First off, I’d like to say that I understand why this is such a controversial issue, and why it brings out strong opinions and even anger. But if you’d like to voice your opinion, in a nice way, and with respect to commenters who might not have the same view as yours, I would love to hear all sides of this. We have discussed it, and are struggling.

Any respected, peer-reviewed research articles or studies you recommend we read, on either side?

If you had your son circumcised, what led to your decision? Can you describe the experience—before, after, problems, no problems?

If you did not have him circumcised, what led to your decision? Any concerns now?

Thank you, as ever, for your indispensable help!

 

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28 Comments

  1. We didn’t circumcise our boys – there’s no medical need (I can send you articles if no one else sends them along). If they would prefer to modify their bodies when they are older that’s their choice, we didn’t feel like we should make that choice for them. No problems with them being uncircumcised! , And of the 16 other baby boys in my mama’s group only 2 are circumcised.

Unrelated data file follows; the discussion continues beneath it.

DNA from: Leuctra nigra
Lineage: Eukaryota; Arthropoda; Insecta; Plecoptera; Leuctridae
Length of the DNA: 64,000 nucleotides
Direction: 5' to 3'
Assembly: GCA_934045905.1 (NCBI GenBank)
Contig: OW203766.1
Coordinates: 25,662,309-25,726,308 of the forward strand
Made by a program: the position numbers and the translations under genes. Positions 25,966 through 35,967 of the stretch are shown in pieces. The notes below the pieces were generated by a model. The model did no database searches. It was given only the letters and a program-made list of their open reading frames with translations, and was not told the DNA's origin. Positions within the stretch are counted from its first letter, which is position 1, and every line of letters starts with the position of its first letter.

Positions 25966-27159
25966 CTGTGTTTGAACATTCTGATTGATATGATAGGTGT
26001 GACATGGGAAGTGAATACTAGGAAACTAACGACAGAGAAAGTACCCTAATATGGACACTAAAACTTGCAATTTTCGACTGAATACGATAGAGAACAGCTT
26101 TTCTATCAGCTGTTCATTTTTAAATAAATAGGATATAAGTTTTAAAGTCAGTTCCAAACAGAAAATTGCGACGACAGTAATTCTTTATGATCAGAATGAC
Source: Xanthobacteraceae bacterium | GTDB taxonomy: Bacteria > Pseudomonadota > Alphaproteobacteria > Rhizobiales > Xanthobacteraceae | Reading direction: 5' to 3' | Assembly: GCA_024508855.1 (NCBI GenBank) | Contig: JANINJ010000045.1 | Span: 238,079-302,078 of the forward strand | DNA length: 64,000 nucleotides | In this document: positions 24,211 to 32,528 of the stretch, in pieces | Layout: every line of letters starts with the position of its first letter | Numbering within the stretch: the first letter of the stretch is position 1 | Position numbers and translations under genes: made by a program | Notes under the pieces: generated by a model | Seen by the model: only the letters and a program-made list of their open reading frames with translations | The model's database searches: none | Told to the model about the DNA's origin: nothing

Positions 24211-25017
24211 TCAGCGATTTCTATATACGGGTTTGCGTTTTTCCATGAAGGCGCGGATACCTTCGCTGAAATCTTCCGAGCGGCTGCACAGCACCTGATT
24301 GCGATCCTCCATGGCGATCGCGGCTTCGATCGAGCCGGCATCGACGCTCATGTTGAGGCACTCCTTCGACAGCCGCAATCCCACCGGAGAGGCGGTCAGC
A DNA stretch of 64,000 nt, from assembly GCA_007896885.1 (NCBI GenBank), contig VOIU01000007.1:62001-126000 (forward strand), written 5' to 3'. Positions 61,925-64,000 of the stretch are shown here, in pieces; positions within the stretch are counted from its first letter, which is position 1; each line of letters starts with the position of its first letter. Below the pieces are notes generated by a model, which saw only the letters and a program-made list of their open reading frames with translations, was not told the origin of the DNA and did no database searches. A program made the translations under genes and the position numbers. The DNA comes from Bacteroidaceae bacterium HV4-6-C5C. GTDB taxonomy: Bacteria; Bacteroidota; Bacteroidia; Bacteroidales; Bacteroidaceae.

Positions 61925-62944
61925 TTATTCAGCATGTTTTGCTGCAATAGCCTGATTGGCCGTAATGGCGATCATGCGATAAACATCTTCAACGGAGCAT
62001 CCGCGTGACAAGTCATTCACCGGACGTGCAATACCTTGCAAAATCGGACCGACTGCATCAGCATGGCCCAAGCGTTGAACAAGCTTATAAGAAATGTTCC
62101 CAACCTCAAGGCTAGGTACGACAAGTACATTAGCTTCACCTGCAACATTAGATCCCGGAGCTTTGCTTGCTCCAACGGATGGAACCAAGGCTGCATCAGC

Reply
  2. Sunetra

     /  October 29, 2014

    Your OB seems awesome and so progressive. If she’s on the same page as you and DH is going to be your intimate support, then I don’t think you need a labor doula. I know a friend who had her birth plan typed up but seems like if you’ve expressed all this to your OB, then you’re all set. Also, for this same friend, I feel her husband needed the doula more than her. Meeting your DH only once I have a feeling he’s going to be very strong for you. :) xo

    Reply
  3. Sissy7

     /  October 29, 2014

    Hi! I’m so,so happy and excited for you. Very exciting news.
    On the circumcision, we did have our little guy circumcised. It was a pretty easy decision for us because his grandfather was not circumcised (TMI), and explained some of the problems he endured later on. We just felt that for us, it was the best way to go.
    We had it done the day after he was born in the hospital. I felt so horrible at the time, like I was allowing someone to harm my precious guy, but after I held him in my arms I knew I did the right thing.